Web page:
SpaceX’s Falcon 9 rocket launch signals new era

The SpaceX Falcon 9 rocket blasts off Launchpad 39A with NASA astronauts Robert Behnken and Douglas Hurley onboard on Saturday, May 30, at Kennedy Space Center. Photo: Bill Ingalls/NASA
By Robert C. Jones Jr.

The SpaceX Falcon 9 rocket blasts off Launchpad 39A with NASA astronauts Robert Behnken and Douglas Hurley onboard on Saturday, May 30, at Kennedy Space Center. Photo: Bill Ingalls/NASA

SpaceX’s Falcon 9 rocket launch signals new era

By Robert C. Jones Jr.
Victoria Coverstone, a University of Miami mechanical and aerospace engineer, answers some questions on the importance of the historic mission.

Once the weather cooperated, SpaceX’s Falcon 9 rocket blasted off from the Kennedy Space Center without a hitch, soaring effortlessly into the heavens at more than twice the speed of sound.

Three days earlier, bad weather had scrubbed the mission. But on Saturday, all systems were go, and the rocket, carrying the Crew Dragon capsule with NASA astronauts Bob Behnken and Doug Hurley aboard, lifted off from the same launchpad that sent Neil Armstrong, Buzz Aldrin, and Michael Collins to the moon in 1969.

Less than a day later, Behnken and Hurley would successfully dock with the International Space Station, where they could spend up to four months conducting experiments and performing spacewalks.

It wasn’t the first time U.S. astronauts “slipped the surly bonds of earth,” to borrow a phrase from World War II Royal Canadian Air Force fighter pilot John Gillespie Magee Jr.’s famous poem High Flight. 

But the launch is historic for so many other reasons. For starters, it marked the first time American astronauts blasted off from the U.S. since NASA mothballed its Space Shuttle fleet in 2011. And more importantly, it signified the first time NASA astronauts journeyed into space aboard a commercially built spacecraft and rocket—a major milestone for billionaire Elon Musk, who founded SpaceX only 18 years ago.

“Over the last few years, NASA has been providing contracts to private companies to resupply the International Space Station with cargo,” said Victoria Coverstone, professor and chair of mechanical and aerospace engineering at the University of Miami College of Engineering. “This launch is important because for the first time, a private company carried NASA astronauts into low Earth orbit to the International Space Station.”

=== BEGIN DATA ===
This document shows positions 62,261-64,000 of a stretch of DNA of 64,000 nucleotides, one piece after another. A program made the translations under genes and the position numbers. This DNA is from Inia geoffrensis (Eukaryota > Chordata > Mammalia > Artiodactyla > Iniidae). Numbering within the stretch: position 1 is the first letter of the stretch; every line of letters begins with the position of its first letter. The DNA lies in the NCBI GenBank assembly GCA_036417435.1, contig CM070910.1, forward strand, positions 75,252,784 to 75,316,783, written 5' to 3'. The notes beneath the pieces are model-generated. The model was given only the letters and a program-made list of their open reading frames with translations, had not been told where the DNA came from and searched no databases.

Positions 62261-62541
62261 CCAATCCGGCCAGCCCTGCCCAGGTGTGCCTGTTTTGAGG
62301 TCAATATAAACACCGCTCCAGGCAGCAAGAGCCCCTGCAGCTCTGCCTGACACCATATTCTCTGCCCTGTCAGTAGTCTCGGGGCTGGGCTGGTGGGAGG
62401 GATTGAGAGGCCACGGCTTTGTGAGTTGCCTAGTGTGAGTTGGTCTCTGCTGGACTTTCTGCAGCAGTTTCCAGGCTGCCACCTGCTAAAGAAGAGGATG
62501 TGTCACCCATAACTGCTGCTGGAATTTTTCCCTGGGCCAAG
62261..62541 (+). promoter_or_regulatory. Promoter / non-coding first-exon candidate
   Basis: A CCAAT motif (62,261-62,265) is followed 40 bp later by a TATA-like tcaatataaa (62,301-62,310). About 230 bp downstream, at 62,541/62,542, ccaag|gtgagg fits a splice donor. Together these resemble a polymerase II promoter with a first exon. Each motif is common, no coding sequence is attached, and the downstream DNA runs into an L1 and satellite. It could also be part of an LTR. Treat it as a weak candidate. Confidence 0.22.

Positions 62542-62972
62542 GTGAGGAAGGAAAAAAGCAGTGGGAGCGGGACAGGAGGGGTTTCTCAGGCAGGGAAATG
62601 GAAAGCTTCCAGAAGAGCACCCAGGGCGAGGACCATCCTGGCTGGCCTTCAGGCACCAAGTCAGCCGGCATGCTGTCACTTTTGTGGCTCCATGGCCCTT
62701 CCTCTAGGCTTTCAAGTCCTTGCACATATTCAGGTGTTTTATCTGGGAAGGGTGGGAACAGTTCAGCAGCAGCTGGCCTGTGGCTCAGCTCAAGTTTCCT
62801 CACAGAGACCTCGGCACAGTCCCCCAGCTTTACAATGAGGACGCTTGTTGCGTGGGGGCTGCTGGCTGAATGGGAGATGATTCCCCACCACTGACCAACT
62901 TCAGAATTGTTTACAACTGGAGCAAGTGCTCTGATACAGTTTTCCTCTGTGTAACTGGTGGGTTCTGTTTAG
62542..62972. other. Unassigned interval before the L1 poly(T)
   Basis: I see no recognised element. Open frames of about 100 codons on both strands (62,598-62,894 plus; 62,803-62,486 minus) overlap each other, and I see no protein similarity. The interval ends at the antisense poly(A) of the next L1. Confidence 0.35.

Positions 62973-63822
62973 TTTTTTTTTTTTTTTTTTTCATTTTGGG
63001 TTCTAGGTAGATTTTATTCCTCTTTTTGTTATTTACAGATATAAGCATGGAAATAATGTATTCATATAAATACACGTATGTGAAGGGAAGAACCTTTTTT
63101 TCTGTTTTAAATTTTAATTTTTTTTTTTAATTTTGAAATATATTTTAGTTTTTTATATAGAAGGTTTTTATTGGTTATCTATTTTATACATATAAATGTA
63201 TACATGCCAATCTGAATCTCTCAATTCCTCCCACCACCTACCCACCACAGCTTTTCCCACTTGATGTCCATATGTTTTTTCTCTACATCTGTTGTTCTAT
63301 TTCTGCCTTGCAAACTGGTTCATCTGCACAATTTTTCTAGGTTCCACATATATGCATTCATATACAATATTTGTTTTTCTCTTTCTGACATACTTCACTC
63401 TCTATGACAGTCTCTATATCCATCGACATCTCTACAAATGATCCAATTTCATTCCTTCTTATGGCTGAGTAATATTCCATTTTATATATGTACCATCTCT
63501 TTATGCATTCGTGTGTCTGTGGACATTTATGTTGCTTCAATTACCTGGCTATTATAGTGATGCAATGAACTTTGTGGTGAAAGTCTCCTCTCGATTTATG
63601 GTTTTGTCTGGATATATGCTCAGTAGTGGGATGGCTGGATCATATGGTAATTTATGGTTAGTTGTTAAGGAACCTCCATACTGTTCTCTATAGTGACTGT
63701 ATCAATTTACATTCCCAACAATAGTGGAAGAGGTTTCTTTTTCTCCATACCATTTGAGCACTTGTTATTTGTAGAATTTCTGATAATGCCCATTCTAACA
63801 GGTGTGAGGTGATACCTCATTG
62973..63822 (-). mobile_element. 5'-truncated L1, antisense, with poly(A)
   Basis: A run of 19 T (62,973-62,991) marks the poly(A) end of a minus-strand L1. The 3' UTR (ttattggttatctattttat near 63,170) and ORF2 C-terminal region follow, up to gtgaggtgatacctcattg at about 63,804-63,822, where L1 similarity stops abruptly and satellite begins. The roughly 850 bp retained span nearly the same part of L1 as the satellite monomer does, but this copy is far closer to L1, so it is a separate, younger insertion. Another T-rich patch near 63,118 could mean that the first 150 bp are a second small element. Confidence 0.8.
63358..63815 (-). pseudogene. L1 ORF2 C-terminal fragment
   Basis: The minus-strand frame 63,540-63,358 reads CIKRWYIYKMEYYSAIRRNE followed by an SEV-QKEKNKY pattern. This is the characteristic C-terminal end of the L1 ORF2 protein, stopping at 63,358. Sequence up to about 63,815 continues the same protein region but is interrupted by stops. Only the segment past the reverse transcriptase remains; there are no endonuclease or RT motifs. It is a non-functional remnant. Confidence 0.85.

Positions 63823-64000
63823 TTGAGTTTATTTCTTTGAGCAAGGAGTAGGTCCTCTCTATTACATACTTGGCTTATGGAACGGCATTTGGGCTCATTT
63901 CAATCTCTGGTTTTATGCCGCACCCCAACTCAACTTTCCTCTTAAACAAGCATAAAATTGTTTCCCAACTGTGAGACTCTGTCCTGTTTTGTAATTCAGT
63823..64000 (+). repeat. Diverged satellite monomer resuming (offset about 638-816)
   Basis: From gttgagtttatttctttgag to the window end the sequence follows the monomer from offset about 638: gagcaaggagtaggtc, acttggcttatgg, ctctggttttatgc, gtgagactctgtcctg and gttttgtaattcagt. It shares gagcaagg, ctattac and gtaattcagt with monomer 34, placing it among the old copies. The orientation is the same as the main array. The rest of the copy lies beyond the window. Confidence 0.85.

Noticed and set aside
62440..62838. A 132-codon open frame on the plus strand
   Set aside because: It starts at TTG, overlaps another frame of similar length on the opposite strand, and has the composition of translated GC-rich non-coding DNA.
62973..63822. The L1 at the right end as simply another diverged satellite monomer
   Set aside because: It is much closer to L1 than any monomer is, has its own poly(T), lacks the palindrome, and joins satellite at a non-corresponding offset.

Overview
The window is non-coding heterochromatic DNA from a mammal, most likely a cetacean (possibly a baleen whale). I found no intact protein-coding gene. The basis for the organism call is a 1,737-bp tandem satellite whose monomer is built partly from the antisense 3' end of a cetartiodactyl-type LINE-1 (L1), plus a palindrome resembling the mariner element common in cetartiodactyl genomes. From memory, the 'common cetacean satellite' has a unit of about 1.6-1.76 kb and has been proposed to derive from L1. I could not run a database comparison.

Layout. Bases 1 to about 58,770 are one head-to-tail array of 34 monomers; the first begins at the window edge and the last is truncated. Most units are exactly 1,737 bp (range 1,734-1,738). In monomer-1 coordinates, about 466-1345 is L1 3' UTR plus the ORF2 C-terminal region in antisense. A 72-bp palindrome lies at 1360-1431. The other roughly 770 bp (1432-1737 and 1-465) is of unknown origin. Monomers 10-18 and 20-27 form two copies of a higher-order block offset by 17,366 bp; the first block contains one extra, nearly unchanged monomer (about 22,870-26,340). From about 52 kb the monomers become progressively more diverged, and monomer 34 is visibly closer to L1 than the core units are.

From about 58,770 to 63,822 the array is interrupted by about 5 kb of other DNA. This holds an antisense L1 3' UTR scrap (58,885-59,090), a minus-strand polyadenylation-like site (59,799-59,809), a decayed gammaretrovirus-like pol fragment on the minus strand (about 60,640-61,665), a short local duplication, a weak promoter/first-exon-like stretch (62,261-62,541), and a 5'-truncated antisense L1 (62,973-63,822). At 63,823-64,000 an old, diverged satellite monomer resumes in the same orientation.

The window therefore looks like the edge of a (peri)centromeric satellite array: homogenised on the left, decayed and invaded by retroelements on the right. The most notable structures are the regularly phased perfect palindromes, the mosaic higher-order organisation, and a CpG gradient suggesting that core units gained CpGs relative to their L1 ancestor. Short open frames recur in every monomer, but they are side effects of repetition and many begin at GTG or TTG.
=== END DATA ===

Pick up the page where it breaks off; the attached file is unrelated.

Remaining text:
Coverstone, a former astronaut candidate for NASA, weighs in on some of the other important aspects that make the successful launch the start of a new era in spaceflight.

This launch marks the first time since 2011 that astronauts lifted off from U.S. soil on a U.S.-manufactured rocket. Why was there such a long hiatus?

The Space Shuttle was retired because of safety and budget concerns, and NASA was left to rely on Russia to take U.S. astronauts to and from the International Space Station. During this time, NASA hired companies like SpaceX and Boeing to design, build, and test the next spaceships for human transportation in the hopes that companies would use innovation to keep costs affordable. These tasks are complicated and take time, especially when a company has to build experience.

What makes the Crew Dragon capsule itself unique?

The crewed capsule is similar in design to SpaceX’s cargo resupply vehicle. SpaceX designed the capsule to be reused several times before needing refurbishing. The launch escape system provides unique safety features that allow abort scenarios anytime from launch to orbit.

How does NASA’s Commercial Crew Program, of which the Crew Dragon Rocket is part of, complement the Artemis program to send the first woman and the next man to the moon?

NASA has selected SpaceX as an industry partner to deliver cargo to the Lunar Gateway—a space station in lunar orbit that will play a significant role in building a sustainable human lunar presence. The Lunar Gateway is central to the long-term Artemis program, serving as a staging location for cargo and items that the crew may need on the Gateway and during their expeditions to the lunar surface. NASA is partnering with industry with a goal to reduce the expense of returning to the moon. SpaceX is building on its success of delivering cargo, and now astronauts, to the International Space Station, and in the near future will extend its commercial services beyond low earth orbit by carrying Artemis cargo to the Gateway.